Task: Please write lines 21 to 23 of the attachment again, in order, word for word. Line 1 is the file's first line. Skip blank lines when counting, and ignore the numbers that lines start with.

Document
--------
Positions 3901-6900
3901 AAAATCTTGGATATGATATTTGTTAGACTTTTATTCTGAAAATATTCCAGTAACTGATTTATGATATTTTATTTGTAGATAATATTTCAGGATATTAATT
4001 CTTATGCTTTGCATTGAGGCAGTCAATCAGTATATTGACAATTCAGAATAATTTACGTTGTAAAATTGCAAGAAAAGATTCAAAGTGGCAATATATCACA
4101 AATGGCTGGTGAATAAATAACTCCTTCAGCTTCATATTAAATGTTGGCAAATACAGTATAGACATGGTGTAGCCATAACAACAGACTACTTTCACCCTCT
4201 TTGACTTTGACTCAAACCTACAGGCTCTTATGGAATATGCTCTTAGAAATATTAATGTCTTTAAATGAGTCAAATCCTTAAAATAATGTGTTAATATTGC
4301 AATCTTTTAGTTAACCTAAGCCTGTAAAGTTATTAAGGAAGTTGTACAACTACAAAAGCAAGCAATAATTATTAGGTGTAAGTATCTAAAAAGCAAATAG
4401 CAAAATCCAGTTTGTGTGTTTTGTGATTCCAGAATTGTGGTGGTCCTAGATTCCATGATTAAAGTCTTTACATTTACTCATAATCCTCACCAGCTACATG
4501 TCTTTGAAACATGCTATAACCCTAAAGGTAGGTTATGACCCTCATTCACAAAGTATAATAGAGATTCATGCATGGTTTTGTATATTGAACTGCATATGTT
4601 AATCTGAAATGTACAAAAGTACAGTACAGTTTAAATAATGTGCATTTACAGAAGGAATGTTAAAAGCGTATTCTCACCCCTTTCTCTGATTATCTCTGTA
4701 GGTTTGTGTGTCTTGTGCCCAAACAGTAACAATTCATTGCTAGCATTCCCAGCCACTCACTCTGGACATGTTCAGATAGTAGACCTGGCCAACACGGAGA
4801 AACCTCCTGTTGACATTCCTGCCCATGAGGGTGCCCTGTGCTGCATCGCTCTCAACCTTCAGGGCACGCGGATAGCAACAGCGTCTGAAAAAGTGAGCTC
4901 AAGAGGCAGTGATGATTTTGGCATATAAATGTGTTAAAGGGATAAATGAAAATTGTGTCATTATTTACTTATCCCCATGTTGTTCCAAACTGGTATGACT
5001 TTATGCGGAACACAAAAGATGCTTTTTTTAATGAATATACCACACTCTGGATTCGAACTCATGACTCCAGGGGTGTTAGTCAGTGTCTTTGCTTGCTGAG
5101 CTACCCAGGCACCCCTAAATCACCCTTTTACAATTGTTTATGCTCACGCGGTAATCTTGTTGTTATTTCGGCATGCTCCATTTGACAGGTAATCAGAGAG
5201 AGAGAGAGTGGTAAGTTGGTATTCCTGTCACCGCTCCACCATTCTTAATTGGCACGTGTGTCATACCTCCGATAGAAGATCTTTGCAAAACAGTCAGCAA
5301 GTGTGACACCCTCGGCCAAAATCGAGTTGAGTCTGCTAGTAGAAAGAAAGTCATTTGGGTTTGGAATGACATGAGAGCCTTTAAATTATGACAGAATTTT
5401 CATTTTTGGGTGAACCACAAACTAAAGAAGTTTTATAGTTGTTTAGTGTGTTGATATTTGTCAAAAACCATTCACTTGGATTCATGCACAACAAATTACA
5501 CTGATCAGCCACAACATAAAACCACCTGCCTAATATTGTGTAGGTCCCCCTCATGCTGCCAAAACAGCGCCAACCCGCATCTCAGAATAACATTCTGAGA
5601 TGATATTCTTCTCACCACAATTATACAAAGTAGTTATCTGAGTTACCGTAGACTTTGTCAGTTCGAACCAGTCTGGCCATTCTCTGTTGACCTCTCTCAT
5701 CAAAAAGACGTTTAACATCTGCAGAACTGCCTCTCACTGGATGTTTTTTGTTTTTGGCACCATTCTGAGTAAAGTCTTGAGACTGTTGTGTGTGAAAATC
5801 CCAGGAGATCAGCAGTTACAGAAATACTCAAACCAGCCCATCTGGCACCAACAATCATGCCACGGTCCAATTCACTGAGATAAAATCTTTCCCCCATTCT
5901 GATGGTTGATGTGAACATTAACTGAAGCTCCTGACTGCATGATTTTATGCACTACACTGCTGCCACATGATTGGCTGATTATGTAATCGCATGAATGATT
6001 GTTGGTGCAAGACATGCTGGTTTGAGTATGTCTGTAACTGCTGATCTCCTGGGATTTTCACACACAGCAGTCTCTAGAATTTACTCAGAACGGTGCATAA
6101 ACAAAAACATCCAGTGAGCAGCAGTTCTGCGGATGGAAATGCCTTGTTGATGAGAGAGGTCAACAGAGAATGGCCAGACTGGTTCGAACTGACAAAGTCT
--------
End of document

5801 CCAGGAGATCAGCAGTTACAGAAATACTCAAACCAGCCCATCTGGCACCAACAATCATGCCACGGTCCAATTCACTGAGATAAAATCTTTCCCCCATTCT
5901 GATGGTTGATGTGAACATTAACTGAAGCTCCTGACTGCATGATTTTATGCACTACACTGCTGCCACATGATTGGCTGATTATGTAATCGCATGAATGATT
6001 GTTGGTGCAAGACATGCTGGTTTGAGTATGTCTGTAACTGCTGATCTCCTGGGATTTTCACACACAGCAGTCTCTAGAATTTACTCAGAACGGTGCATAA